The previous lesson noted that Proverbs is a book that makes a pronounced difference between two kinds of people and two walks of life: the foolish and the wise. Proverbs 1:7 contains the keynote of the book, “The fear of the Lord” and underscores the fundamental division between the wise man and the fool. One fears the Lord while the other despises wisdom and instruction. One is walking in God’s creation with a view toward God’s instruction. The fool, however, lives in a world which he did not create and in which he cannot control, yet he rages on in self-confidence governed by a delusional belief that he is fully capable to charter his own course in life without any belief of God much less without any instruction from God. One boasts in God’s wisdom while the other is wise in his own eyes.
Proverbs chapter two extends the application of “the fear of the Lord.” It answers, “How and where wisdom ought to be deposited.” The storehouse of wisdom is the heart. Although God “stores up sound wisdom for the upright,” one must reach out and take these things into the heart. Recall: “When wisdom enters your heart, and knowledge is pleasant to your soul…” (2:10).
From Proverbs 2:1-5, describe the drive and demeanor one must have to discover and store up wisdom in the heart. Write down all the action words.
Like life in general, one of the ways Proverbs teaches is by consequences. Notice the “If you” (2:1, 4) and “then you” (2:5). As you read Proverbs, look for teachings that are designed as consequences. Identify the consequences in these Proverbs:
- Proverbs 2:10-12. What are the consequences of “When wisdom enters your heart and knowledge is pleasant to your soul”?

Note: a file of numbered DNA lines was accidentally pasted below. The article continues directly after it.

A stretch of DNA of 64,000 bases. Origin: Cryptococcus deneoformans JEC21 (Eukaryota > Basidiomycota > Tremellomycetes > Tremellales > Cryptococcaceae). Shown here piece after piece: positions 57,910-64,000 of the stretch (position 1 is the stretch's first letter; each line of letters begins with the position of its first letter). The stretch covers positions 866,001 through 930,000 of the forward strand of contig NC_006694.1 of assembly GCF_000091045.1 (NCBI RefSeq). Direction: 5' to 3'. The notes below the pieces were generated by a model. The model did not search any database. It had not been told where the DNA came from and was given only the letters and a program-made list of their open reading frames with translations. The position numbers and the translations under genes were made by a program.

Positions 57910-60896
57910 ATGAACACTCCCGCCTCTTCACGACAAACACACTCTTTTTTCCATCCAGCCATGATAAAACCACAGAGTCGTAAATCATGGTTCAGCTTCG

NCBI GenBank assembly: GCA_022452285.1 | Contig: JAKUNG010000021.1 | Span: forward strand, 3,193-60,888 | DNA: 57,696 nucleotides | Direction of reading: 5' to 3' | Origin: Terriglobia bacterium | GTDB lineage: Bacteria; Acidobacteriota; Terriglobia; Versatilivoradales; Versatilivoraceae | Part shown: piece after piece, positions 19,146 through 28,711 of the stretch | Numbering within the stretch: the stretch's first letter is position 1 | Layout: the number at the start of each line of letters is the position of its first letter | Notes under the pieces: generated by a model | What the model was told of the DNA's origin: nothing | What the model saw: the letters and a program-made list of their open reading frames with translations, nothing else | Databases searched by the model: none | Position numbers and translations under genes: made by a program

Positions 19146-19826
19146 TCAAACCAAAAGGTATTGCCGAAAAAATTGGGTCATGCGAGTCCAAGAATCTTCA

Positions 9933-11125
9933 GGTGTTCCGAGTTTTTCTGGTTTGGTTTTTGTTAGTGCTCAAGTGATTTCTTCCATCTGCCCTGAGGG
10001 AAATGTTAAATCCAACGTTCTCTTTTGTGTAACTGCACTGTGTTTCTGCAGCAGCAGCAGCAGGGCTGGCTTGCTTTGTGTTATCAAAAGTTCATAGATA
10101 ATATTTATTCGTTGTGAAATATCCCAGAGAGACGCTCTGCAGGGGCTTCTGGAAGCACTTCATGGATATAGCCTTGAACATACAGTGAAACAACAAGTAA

- Proverbs 26:27.
- Proverbs 16:3.
Another way Proverbs teaches is through parallelism. Synonymous and contrasting parallelism are both found in our text. A synonymous form is found in 2:21.
The upright will dwell in the land à the blameless will remain in it.
These are two different expressions saying the same thing. Again notice 2:22 where:
The wicked will be cut off from the earth à the unfaithful will be uprooted.
Yet combining both of these constitute a form of contrasting parallelism from the upright to the wicked and from the blameless to the unfaithful. The wicked are not upright and the unfaithful are never blameless!
Practical Self Applications:
- Have I cried out for wisdom (Prov. 2:3; Jas. 1:5)?
- Do I listen to wisdom’s cries (Prov. 1:21)?
For this new month, consider deeply the things of Proverbs 2. The value of the teaching of Proverbs is very apparent in this second chapter through its practical application of steering clear of the human snares designed by evil men and women.
You could divide the chapter up into three sections:
- What attitudes are needed to gain a heart of wisdom (2:1-5)?
- Identifying the source for wisdom (2:6, 7).
- Recognizing the blessings from storing up wisdom (2:8-22).
—Steven J. Wallace